gathered or compiled by others;
5. Works currently protected under extended terms of copyright that
exceed those required by the Berne Convention or TRIPS.

(d) In providing legal protection and remedies against the
circumvention of technological measures, contracting parties shall not
prohibit circumvention undertaken in connection with uses of works
that are authorized by rightholders or permitted by law.
(e) In providing legal protection and remedies against the
circumvention of technological measures, contracting parties shall not
prohibit the making available of any technology or service that is
intended primarily to facilitate uses of works that are authorized by
the right holders or permitted by law.

Article 3-7 - Non-original or creative works

Facts and works lacking in creativity, should not be subject to
copyright or copyright-like protections.

Article 3-8 - Orphan Works

(a) Members agree to implement measures that ensure access to works
that are unidentifiable, un-locatable or unresponsive, referred to as
orphan works.

(b) Use by reproduction in copies or phonorecords or by any other
means of use within the rights of the copyright owner, is not an
infringement of copyright when the user has conducted a reasonable
investigation and can conclude that the work is an orphan work.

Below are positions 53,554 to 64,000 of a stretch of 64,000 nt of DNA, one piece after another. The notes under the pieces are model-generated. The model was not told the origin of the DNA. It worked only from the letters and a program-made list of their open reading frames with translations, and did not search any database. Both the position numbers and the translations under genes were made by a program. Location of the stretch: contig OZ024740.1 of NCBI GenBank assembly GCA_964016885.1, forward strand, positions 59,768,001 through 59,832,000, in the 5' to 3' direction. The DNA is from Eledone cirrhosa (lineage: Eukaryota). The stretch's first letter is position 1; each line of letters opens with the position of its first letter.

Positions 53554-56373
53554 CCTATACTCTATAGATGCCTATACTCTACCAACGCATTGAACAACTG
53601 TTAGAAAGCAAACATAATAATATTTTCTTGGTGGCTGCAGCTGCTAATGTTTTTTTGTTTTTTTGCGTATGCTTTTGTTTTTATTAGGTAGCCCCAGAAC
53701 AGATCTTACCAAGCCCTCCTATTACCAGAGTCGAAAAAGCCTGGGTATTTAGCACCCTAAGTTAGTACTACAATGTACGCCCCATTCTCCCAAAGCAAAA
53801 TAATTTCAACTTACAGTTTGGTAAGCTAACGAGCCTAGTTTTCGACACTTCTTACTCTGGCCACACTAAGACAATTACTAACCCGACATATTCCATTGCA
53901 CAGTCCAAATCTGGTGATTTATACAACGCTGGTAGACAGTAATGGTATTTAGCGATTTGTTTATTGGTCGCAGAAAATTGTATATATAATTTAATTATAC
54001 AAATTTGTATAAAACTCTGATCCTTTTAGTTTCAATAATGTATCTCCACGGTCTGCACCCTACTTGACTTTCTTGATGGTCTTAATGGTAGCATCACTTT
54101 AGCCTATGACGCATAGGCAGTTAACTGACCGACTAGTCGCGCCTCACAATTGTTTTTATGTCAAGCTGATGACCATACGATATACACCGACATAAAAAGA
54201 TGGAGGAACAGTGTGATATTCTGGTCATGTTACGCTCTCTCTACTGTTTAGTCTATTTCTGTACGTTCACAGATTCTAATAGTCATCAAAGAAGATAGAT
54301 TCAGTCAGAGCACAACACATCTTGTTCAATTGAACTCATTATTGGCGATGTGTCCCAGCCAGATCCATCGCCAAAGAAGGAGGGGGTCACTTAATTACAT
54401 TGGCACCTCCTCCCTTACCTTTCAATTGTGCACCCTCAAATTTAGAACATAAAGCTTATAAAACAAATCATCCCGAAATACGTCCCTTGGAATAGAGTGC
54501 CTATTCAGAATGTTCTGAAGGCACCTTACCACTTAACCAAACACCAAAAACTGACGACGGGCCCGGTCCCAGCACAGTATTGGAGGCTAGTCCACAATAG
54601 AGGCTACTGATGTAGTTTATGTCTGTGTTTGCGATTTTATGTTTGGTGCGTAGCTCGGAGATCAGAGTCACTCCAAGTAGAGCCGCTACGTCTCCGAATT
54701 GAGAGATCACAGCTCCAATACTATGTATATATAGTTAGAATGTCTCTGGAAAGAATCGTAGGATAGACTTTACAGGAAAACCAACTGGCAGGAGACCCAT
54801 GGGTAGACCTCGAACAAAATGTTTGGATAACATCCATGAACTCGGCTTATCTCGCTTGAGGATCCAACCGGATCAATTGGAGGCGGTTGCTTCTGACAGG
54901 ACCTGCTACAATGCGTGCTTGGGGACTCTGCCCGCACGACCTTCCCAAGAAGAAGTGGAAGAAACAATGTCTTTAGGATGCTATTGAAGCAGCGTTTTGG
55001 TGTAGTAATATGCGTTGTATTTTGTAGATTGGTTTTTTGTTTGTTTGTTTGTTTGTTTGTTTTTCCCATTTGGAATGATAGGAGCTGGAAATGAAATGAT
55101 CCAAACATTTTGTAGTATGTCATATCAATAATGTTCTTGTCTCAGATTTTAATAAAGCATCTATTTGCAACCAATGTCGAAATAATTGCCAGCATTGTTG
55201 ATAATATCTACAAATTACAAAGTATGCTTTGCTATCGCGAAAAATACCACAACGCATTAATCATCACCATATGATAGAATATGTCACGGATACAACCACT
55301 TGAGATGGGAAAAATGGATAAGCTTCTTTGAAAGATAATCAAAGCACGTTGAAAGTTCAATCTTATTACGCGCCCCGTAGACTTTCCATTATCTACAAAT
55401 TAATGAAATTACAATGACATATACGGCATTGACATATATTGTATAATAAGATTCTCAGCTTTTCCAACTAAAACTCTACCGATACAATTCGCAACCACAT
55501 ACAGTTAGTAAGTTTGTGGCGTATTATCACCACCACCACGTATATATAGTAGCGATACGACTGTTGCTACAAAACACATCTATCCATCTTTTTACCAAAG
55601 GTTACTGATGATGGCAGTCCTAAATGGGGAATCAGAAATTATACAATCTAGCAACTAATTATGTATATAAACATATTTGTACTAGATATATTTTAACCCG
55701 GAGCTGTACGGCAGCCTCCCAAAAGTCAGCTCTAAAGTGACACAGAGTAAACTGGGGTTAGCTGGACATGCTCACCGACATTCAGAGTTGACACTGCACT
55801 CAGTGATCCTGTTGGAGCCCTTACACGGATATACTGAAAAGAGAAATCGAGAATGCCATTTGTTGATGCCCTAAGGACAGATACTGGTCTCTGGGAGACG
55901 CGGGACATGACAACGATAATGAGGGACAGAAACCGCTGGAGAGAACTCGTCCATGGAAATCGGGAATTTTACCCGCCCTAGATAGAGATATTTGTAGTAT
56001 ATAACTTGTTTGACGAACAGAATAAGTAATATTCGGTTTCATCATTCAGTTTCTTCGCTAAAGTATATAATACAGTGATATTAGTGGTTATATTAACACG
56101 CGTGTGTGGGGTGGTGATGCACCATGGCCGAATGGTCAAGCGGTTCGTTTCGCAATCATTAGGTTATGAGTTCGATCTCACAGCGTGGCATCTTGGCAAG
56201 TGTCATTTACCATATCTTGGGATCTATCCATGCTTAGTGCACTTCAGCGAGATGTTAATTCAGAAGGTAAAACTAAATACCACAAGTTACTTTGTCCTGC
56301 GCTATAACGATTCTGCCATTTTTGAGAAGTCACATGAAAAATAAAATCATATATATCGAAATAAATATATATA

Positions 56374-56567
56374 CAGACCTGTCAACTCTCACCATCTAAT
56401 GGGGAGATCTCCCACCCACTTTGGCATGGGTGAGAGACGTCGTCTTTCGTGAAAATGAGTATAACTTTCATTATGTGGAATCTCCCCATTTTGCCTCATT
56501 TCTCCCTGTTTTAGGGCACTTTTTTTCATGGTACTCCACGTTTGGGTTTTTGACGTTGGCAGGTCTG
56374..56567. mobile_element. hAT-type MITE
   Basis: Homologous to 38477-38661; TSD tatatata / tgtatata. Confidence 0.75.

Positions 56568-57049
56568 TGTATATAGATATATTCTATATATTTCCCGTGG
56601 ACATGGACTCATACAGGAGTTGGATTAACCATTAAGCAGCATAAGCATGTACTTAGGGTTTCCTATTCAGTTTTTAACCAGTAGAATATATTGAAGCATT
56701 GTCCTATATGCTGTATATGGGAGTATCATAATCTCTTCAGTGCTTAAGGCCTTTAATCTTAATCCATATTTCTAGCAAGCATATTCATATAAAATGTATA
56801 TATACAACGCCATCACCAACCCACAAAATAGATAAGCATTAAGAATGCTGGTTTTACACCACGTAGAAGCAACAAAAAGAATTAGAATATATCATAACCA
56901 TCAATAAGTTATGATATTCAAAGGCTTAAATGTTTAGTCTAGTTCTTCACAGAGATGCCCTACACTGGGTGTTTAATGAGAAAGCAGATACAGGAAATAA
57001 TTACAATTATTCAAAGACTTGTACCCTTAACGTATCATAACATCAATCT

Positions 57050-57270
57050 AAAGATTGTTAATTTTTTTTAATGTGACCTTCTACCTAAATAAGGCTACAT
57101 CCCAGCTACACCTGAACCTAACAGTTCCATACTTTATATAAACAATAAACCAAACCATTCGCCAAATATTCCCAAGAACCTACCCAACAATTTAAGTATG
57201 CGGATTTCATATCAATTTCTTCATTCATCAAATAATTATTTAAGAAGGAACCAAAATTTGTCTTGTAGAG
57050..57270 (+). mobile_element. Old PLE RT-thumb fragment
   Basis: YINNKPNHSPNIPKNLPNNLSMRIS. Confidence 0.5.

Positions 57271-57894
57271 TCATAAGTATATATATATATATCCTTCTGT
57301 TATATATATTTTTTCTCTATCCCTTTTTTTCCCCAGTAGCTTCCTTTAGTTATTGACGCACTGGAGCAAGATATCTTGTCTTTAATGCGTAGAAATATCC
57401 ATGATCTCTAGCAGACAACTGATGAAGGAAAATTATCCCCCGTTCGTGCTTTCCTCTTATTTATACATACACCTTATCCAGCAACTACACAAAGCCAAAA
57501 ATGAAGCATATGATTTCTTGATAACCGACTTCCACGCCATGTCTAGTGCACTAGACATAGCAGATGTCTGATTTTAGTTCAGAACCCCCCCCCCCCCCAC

Article 3-12 - Compulsory Licensing of Copyrighted Works in Developing Countries

(a) Members agree that:

1.  In the past quarter of a century, technical progress has changed
the ways and means of transmitting information and knowledge;

2.  Developments that have taken place in the field of international
trade during this period reflect in greater freedom of exchanges;

3.  The needs and concerns of the developing countries should be taken
into consideration, with a view to giving them easier and less costly
access to education, science, technology and culture;

4.  The Appendix to the Berne Convention has been of limited benefit
to developing countries, due to complex procedures, high transaction
costs, limitations on exports and the limited scope of works and uses;

5.  The Appendix to the Berne Convention is not a viable mechanism to
promote access to works that are distributed on the Internet.

(b) A new protocol for access to copyrighted works in developing
countries will be developed for compulsory licenses for copyrighted
works that will feature:

1.  Simpler procedures,

2.  Lower transaction costs,

3.  Faster decision making,

4.  Appropriate scope of works and uses, including for translations in
major languages,

5.  Permission to export to other developing countries that have
issued compulsory licenses for the same works,

6.  Feasible implementation for works distributed in electronic